MGMT | Pop review

Heaven, London

"Hope you liked some of our new stuff," said MGMT's singer/guitarist, Andrew VanWyngarden, at the end of this show. There was a pause – then he asked shyly: "DO you like it? It means a lot to us."

VanWyngarden wasn't trying to generate the applause that automatically follows when a rock star deigns to ask the audience's opinion of new material – he actually wanted reassurance. His Brooklyn-based electro duo, one of 2008's big left-field successes, are preparing to test the loyalty of the million people who bought their Grammy-winning debut, Oracular Spectacular, by bringing out a follow-up, Congratulations, that contains "no hits, no singles", and promises to be closer in feel to the band's live show.

On stage, VanWyngarden and keyboardist Ben Goldwasser forget they're a pop band and start experimenting with key changes and effects in a way that exposes them as stoner musos. The reasoning seems to be that if a track sounds good on record, it will sound even better stretched to 10 minutes, and garlanded with psychedelic guitar figures. But this sole British show – a tour follows in September – suggested the new album won't be as hard to digest as MGMT claim.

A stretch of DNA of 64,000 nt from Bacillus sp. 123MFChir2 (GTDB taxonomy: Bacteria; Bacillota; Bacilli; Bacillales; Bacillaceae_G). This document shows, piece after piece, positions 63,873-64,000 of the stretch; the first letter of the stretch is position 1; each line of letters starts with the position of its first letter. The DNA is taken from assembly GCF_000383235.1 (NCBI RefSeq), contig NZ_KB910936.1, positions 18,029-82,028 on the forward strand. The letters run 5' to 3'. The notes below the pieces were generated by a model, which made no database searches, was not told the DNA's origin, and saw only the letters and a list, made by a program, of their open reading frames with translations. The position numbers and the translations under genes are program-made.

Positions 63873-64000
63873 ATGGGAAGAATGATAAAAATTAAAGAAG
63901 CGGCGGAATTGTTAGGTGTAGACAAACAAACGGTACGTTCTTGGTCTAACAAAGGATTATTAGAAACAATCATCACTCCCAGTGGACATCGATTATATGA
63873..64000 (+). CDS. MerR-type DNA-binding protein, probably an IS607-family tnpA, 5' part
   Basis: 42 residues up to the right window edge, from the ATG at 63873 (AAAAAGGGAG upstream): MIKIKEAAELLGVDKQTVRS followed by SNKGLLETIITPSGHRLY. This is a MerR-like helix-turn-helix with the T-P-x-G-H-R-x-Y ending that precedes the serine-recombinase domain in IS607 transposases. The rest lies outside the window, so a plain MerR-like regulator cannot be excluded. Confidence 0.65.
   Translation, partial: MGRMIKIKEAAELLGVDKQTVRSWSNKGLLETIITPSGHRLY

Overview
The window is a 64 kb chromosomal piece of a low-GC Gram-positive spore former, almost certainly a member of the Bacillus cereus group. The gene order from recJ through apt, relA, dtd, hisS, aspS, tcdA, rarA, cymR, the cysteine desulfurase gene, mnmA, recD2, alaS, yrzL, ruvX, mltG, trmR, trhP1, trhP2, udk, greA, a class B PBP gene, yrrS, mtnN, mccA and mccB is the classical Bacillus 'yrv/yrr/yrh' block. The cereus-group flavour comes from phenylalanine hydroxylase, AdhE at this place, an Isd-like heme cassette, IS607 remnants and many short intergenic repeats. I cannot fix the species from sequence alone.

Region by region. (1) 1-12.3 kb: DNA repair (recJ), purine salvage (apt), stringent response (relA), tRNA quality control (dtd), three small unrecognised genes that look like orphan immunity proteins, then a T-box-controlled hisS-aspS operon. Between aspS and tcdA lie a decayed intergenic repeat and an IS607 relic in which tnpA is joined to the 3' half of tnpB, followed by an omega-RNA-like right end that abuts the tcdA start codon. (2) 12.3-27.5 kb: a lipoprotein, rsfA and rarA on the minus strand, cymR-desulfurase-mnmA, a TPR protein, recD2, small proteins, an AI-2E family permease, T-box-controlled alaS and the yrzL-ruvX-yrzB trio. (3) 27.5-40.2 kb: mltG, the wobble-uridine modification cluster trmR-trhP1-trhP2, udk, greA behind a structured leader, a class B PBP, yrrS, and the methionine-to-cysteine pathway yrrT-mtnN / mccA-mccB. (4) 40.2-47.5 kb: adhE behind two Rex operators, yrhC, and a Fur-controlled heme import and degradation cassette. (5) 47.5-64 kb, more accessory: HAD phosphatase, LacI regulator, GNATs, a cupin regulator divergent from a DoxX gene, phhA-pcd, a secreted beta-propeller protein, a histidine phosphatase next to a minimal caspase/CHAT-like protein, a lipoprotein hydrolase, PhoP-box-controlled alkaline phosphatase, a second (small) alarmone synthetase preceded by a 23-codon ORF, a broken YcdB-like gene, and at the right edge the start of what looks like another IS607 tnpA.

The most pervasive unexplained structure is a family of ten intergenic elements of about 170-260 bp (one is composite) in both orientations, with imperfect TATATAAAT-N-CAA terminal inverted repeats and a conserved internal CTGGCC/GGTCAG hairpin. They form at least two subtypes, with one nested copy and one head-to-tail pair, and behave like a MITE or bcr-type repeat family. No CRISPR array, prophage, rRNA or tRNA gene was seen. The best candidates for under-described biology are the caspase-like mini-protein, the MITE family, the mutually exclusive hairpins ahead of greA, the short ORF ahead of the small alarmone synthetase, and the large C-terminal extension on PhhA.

The songs were complex and hard to pigeonhole, with tempo changes and genre-switching tomfoolery as standard, but they weren't prog-rock ambles. Wasserman produced Mellotron and harpsichord effects that conjured up Donovan and the Incredible String Band; Flash Delirium sustained interest by threading a synthesised flute through asymmetrical tempo shifts; It's Working made harpsichord and bongos feel like a natural combination.

There's also been a rethink about presentation: out with the lengthy jams, in with a rigorous trimming of excess. They squeezed 12 songs into an hour without feeling rushed. On stage, MGMT have become the art rockers to beat.

Contributor

Caroline Sullivan

The GuardianTramp

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